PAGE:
Electrophoresis problem

Melanie.Rutherford at dpif.tas.gov.au Melanie.Rutherford at dpif.tas.gov.au
Thu Feb 25 20:24:33 EST 1999


I am not sure if this is relevant to your problem but I was able to greatly
improve transfer of high molecular weight proteins in a semi-dry situation by
adding 0.05% (v/v) SDS to my transfer buffer.  This helps stop the
aggregation of the high molecular weight proteins due to the methanol in the
buffer.  As to the smearing of the protein in the membrane it could be due to
the membrane not being uniformly wetted, the presence of air bubbles, an
excess of heat during transfer or a too rapid transfer of protein (I am
quoting from a trouble shooting page in one of Millipore's "Protein Blotting
Applications Guide" - a good thing for someone like me who is new to this). 
Hope you have some luck.  In article
<g.s.stewart-2402991817270001 at med179.bham.ac.uk>,  g.s.stewart at bham.ac.uk
(Grant Stewart) wrote:

> Can anyone help...?
>
> I am mailing concerning problems our institute is having running SDS page
> acrylamide gels. We have found that we are losing proteins in the gels (as
> seen when using prestained markers). When the gels are transfered then
> there is a lot of protein left in the gel when Coomasie stained and on the
> nitrocellulose the Ponceau S stain show smeary lanes with no defined bands.
> It seems to be the higher molecular weight proteins which are most highly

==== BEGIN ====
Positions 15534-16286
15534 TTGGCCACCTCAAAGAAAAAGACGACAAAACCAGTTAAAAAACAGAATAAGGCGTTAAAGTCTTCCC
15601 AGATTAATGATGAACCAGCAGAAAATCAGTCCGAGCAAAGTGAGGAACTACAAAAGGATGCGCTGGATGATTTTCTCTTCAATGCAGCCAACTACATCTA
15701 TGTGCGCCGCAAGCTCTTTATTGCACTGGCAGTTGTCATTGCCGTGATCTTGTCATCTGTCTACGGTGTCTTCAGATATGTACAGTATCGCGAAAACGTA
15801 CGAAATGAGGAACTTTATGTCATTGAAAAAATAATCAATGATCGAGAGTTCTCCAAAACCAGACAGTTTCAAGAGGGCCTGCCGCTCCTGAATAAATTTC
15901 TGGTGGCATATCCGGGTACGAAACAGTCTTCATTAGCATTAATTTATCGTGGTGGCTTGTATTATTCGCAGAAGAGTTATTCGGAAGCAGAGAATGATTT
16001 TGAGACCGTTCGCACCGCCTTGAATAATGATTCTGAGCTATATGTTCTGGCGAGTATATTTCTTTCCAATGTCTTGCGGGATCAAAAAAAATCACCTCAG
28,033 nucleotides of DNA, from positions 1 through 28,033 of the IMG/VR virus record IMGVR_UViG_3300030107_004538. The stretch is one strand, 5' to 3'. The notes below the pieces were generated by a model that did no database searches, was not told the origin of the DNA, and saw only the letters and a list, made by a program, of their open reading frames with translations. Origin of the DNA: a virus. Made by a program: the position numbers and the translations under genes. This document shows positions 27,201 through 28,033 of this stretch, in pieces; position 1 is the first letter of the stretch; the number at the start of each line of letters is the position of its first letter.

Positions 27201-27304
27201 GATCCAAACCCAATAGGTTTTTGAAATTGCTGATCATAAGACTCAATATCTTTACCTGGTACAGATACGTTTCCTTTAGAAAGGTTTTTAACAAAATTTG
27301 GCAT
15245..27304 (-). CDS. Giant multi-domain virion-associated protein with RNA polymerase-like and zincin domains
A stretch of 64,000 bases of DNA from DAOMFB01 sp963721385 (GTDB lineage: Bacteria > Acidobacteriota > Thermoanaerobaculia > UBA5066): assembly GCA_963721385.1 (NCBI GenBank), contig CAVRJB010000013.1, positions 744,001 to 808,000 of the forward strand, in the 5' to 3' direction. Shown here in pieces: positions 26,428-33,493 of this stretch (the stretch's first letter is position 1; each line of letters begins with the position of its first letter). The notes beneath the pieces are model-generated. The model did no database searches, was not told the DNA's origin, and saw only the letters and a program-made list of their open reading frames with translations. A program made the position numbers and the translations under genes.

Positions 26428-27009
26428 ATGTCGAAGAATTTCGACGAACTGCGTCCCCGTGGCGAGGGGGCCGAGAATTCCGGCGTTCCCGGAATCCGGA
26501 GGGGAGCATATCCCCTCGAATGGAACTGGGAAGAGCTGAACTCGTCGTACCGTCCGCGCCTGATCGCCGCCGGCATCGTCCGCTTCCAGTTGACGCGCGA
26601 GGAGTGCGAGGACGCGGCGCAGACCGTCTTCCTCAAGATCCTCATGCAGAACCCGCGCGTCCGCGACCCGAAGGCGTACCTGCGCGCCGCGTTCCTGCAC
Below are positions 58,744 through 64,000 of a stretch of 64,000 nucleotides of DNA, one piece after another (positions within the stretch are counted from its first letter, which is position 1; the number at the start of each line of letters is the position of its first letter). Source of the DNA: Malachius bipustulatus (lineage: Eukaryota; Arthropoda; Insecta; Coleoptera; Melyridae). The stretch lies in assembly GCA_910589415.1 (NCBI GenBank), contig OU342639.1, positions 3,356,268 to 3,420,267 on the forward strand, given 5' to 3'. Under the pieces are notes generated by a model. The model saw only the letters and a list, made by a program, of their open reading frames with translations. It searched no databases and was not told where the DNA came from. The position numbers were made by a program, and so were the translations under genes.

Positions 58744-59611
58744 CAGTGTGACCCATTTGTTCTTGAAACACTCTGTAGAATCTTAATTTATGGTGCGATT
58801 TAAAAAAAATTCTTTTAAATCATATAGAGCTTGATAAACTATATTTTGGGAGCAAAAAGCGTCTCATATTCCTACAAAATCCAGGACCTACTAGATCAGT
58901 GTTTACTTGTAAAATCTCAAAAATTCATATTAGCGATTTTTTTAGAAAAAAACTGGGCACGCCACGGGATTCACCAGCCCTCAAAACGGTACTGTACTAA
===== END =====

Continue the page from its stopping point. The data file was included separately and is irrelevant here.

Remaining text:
> affected. We have changed the Water, SDS solution, Tris/Bicine stock
> solutions, Acrylamide/Bisacrylamide solution and powder, APS and Temed.
> None of the results show any consistency therefore we have not been able to
> narrow down the problem(s). We have also used plastic wear instead of our
> own cleaned glasswear as we thought that it maybe some residue retained on
> the glasswear from cleaing that maybe affecting the gels. This has not been
> reproducibly shown to make any difference. We also have experienced
> variablility in wet and dry transfer but we think that this maybe down to
> problems with the gel and not with the transfer itself although this maybe
> wrong. If you could provide any suggestions then we would be very grateful
> as we don't know what else it could be. The recipe for the gel mixture and
> transfer buffer are given below:
>
> 6% acrylamide gel:
>
> 27.4mls H2O
> 4mls 1M Tris/1M Bicine Solution
> 8mls 30% Acylamide solution (37.5:1 Acrylamide:Bisacrylamide)
> 400ul 10% SDS
> 80ul TEMED
> 200ul Fresh 10%APS
>
> Wet Electrotransfer Buffer:
>
> 7litres
>
> 203g Glycine
> 40.6g Tris
> 20% Methanol.
>
> Yours sincerely,
>
> G.Stewart
>

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